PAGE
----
flashback 2004

The world is US
M Rajivlochan looks back at the works of non-fiction that were predominantly US-centric
he George Patton character, in the eponymous film, exhorts American soldiers to kill enemy soldiers and thus help them make the supreme sacrifice for their country. Making others sacrifice for a cause, without doing any on one’s own has been a persistent trait with Americans.

The rising tide of words
Harsh Desai marks the books on the top of his fiction shelf
My list of the most significant works of fiction this year is very personal. Like all book lovers, I frequent bookshops often and get all excited when I see a new Ghosh or Updike on the shelves.

PUNJABI Literature
Last of Amrita’s love poems

Nirupama Dutt on the delights of this year: Love poetry by Amrita Pritam and essays on the colourful and brilliant Balwant Gargi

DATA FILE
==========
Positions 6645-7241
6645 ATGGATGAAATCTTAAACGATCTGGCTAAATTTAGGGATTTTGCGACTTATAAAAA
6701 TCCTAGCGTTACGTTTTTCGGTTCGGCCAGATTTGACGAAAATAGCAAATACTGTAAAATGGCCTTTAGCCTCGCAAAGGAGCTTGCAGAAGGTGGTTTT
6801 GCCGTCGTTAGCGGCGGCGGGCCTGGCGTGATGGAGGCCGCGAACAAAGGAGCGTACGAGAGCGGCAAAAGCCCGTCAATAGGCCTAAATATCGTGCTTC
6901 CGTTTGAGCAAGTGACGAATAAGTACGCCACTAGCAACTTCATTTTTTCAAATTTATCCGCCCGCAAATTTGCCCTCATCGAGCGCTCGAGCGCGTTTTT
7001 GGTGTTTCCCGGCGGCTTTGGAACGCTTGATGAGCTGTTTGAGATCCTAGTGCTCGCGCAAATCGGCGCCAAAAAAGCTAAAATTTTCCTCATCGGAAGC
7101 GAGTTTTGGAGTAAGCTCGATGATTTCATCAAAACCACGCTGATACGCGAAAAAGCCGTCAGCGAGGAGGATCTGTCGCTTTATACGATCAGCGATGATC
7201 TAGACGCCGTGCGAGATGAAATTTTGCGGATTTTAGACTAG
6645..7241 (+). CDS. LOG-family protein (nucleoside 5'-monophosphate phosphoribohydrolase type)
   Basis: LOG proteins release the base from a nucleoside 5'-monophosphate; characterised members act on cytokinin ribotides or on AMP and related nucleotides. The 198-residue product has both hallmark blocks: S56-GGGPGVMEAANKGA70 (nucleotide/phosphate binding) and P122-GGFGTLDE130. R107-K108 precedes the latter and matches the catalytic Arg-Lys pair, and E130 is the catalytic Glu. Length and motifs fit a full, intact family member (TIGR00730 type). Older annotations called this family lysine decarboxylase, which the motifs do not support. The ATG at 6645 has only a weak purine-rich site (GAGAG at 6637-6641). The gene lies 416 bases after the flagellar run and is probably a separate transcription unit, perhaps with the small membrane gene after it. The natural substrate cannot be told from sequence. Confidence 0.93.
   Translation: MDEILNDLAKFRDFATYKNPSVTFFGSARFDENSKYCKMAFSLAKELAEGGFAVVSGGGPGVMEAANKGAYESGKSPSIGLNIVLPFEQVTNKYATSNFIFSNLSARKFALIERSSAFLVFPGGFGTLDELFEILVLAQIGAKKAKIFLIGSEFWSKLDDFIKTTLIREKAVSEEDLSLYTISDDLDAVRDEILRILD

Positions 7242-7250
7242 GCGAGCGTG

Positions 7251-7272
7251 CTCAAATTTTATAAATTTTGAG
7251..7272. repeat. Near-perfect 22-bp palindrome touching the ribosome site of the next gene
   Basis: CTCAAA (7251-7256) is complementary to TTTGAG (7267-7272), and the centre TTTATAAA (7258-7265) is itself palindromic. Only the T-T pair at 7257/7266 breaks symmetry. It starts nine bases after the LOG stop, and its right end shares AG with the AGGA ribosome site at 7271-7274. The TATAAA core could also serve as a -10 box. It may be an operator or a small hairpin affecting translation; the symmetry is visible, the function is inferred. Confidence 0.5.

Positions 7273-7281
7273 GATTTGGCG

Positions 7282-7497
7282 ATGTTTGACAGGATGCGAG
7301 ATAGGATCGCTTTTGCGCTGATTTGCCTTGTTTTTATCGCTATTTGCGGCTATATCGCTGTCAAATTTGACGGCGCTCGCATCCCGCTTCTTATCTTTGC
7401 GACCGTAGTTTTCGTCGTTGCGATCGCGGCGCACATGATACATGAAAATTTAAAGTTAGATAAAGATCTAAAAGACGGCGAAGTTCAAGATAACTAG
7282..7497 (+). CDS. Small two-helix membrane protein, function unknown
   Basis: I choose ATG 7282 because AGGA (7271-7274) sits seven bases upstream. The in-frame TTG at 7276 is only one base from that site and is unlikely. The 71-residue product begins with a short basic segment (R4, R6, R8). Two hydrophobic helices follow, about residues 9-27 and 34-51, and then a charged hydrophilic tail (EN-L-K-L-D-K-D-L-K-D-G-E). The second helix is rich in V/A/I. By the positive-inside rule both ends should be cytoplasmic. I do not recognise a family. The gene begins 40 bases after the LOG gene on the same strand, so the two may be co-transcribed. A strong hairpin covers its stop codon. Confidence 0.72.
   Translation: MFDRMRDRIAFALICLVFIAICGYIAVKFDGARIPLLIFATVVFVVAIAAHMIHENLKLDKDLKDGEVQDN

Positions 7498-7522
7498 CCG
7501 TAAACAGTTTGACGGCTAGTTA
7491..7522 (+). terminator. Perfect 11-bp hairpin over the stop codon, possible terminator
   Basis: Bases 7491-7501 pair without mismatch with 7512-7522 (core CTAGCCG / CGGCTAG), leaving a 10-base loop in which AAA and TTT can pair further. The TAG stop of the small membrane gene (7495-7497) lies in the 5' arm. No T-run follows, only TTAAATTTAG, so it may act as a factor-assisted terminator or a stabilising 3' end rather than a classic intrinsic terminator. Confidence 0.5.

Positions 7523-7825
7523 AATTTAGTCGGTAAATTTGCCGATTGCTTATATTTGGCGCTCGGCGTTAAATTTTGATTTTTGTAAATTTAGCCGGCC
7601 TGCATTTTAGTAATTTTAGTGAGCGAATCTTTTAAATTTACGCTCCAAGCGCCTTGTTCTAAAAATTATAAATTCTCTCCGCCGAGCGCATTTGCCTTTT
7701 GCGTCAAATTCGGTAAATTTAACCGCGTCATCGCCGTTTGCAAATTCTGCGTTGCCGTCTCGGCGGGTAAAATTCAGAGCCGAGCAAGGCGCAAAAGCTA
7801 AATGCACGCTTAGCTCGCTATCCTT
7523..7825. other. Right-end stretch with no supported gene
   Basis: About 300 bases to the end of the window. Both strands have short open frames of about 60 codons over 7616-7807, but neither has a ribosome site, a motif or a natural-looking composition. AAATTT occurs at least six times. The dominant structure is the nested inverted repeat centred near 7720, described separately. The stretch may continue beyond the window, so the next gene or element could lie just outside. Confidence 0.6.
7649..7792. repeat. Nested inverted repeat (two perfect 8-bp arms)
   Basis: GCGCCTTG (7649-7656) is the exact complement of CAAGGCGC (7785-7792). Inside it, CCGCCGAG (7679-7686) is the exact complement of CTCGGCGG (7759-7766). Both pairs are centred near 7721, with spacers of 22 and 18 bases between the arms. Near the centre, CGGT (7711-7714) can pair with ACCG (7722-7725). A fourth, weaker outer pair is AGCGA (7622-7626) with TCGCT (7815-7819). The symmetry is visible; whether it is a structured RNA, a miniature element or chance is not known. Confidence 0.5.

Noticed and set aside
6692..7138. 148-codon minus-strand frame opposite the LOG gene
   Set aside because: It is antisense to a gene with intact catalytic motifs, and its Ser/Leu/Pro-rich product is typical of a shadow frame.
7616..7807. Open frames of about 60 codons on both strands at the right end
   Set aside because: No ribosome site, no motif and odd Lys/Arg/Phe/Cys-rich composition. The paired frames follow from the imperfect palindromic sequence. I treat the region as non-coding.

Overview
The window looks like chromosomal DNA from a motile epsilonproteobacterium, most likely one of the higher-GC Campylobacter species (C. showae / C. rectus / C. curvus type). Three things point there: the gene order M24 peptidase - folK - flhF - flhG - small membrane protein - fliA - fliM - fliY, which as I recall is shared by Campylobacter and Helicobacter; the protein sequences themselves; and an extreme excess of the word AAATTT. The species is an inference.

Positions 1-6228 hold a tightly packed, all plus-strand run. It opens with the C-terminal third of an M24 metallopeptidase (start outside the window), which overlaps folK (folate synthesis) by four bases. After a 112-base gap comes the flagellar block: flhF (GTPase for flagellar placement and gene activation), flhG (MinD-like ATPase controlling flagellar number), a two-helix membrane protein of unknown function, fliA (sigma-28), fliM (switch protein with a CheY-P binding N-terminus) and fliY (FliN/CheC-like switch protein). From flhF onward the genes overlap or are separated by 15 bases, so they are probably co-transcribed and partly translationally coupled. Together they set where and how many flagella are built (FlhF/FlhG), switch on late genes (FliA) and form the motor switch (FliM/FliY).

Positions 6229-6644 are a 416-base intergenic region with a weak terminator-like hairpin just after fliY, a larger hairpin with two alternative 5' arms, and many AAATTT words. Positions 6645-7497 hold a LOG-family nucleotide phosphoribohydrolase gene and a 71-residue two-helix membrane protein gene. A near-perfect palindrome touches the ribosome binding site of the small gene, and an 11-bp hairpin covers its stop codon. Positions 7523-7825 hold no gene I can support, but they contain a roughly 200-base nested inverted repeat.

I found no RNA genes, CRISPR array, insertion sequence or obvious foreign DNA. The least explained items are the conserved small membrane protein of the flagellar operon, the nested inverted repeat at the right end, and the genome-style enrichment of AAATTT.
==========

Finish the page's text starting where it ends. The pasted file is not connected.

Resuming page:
f the world of Punjabi letters had a promiscuous writer it is Amrita Pritam. Born in 1919, Barely 12 in 1931, she had published her first anthology of poetry called Amrit Lehran. However, she got serious notice as a poet when she turned sweet sixteen in 1935 with the publication of Thandian Kirnan (Cool Rays). 

Da Vinci Code a clear winner
Have you got your hands on the bestsellers of 2004, asks Priyanka Singh after browsing through Chandigarh’s bookstores.
he year 2004 has been good as far as books go. Book enthusiasts couldn’t have had a more exhaustive canvas to choose from. By far, the book that did the best in the fiction category is the The Da Vinci Code by Dan Brown, which has outstripped all other novels in terms of sales.

Aggressive foray
The entry of Rupa into the field of Hindi publishing underscores its potential, says Ashok Malik
his year has seen a lot of activity in the Hindi publishing bazaar. As a result readers have a greater number of titles and a varied platter of subjects to choose from.

urdu literature
The choicest bits
Kashmiri Lal Zakir names his fabulous four

he Urdu readership may be dwindling, but writers in this rich language are actively pursuing their creative urges. Some of the Urdu publishers are bringing out works of established writers on both sides of the border. Some Urdu writers are getting their books published themselves.